Segregation of aggregate is the separation of the course particles from the fine particles. Aggregates with a wide range of particle sizes tend to be most susceptible to segregation. This being the case, segregation of sand – especially damp sand – is generally not a problem. Aggregates should not be stored in large conical piles, since there is a potential for the course aggregate to roll out and separate from the smaller particles. It is better to store aggregate in small piles or in horizontal layers as there will be less tendency to segregate. In addition, the type of aggregate has an effect on the probability of segregation. Crushed aggregate is less likely to segregate than rounded aggregate. Finally, when discharging aggregate into bins, do it from directly above and onto the center of the pile. Discharging aggregate against the side of a bin or a baffle will tend to cause segregation.
Storage bins can be square or circular. However, it is very important that their bottoms slope not less than 50 degrees from horizontal on all directions toward a center outlet. In square storage bins, avoid flat bottoms and angular corners. Use rounded corners instead, ensuring that all material moves toward the outlet. Plan to keep the storage bins as full as practical in order to minimize possible changes in the gradation caused by withdrawal of the material and by breakage of the aggregate particles.
In cold climates, the preferred method of storage is in covered overhead or underground bins. In many cases, plants must use heaters to maintain a reasonable aggregate temperature and prevent freezing.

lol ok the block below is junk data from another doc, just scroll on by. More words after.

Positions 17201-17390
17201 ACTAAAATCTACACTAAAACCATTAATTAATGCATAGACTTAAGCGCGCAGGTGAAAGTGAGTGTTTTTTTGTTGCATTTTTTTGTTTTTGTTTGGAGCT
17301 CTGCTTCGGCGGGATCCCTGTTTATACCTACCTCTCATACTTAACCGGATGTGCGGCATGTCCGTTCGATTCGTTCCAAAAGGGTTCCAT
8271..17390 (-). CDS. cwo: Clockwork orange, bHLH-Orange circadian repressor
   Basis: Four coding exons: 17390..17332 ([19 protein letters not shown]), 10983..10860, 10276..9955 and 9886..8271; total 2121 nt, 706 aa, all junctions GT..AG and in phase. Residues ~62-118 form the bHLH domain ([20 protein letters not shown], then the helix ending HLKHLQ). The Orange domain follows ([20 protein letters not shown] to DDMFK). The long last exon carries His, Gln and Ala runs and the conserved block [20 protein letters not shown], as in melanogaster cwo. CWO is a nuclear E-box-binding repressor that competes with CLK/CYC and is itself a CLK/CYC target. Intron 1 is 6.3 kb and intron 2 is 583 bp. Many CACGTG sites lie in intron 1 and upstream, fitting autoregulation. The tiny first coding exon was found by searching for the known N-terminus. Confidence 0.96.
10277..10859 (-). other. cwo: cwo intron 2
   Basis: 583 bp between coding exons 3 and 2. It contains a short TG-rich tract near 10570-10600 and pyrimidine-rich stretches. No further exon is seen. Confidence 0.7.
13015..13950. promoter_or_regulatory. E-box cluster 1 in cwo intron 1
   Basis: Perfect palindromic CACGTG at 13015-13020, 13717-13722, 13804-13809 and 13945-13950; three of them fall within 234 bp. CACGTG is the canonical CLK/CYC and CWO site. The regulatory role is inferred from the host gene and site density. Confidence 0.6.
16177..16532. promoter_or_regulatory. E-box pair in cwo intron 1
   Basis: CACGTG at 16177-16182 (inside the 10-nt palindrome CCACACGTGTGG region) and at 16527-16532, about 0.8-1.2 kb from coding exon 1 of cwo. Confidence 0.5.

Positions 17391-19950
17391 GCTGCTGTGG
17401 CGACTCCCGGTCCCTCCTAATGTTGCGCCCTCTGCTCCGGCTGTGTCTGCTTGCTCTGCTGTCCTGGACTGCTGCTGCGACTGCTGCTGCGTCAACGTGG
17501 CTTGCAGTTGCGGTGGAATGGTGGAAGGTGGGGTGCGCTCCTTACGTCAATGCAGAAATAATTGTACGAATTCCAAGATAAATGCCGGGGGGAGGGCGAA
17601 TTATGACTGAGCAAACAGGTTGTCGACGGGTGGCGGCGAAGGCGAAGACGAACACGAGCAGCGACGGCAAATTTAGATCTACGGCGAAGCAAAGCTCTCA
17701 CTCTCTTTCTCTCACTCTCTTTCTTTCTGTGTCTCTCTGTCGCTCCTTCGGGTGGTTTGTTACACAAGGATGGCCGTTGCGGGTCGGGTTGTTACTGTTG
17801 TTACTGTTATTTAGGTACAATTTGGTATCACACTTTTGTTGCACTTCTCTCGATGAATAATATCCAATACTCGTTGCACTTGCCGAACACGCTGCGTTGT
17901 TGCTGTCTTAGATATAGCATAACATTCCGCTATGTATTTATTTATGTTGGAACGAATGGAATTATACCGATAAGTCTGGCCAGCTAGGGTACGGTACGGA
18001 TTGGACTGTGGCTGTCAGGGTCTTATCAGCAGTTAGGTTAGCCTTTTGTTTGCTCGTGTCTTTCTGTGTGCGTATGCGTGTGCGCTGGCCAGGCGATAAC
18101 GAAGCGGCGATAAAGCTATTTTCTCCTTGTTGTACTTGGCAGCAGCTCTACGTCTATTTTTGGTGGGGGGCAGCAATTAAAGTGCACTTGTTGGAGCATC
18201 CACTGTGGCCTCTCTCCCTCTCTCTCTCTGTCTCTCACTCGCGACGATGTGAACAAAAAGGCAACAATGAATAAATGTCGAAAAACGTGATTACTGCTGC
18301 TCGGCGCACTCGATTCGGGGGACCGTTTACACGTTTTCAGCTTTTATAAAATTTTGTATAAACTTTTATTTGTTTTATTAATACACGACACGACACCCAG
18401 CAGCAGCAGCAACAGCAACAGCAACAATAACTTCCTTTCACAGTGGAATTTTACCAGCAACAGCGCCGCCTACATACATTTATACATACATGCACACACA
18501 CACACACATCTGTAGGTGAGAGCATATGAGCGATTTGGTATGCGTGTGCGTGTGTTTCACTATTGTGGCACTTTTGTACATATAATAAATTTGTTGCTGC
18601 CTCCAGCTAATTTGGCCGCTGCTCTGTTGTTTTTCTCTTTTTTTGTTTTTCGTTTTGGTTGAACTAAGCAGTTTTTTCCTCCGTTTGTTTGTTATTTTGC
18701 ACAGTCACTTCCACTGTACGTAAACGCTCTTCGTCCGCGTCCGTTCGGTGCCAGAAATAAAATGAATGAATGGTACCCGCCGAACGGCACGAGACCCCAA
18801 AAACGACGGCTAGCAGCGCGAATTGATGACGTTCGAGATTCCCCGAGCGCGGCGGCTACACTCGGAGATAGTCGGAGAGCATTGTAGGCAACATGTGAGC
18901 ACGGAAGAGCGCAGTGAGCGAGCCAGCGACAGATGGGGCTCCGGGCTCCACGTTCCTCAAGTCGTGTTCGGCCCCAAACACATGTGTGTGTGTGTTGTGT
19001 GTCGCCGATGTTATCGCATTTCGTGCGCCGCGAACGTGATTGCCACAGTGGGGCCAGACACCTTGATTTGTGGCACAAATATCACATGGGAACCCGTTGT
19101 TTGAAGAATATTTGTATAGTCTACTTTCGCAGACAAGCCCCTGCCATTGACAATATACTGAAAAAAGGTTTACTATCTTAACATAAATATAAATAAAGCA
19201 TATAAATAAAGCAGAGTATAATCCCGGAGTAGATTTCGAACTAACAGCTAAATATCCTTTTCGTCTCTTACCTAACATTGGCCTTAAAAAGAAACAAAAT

Controlling moisture in aggregate stock is important, since the surface moisture on aggregate particles can add a significant amount of water to the mix, which must be accounted for in the batching process in order to maintain a constant water-cementitious ratio. The easiest way to maintain the moisture content is to sprinkle the aggregates with water, keeping them in a constantly saturated condition. Moisture probes can be placed in the aggregate bins to automatically measure the amount of free surface moisture in the aggregates being batched. These probes are generally limited to the sand bins, since sand has more surface area than coarse aggregate and consequently contributes the majority of the extra water to the mix. In addition, the coarse aggregate has a tendency to be very rough on the probes, limiting their usefulness. Be sure to coordinate with your equipment supplier to best determine your needs.
Aggregate bins are generally filled using front-end loaders, conveyor belts, elevators or traveling buckets. All of these methods are acceptable. Your choice will depend on your needs. Front-end loaders are an option because they have multiple uses both inside and outside the plant; however, they must be manned and cannot fill bins that are higher than their reach. As such, overhead bins are usually filled by conveyor belts, elevators or traveling buckets. All of the components of these systems must be properly sized, dependable and able to restart when fully loaded.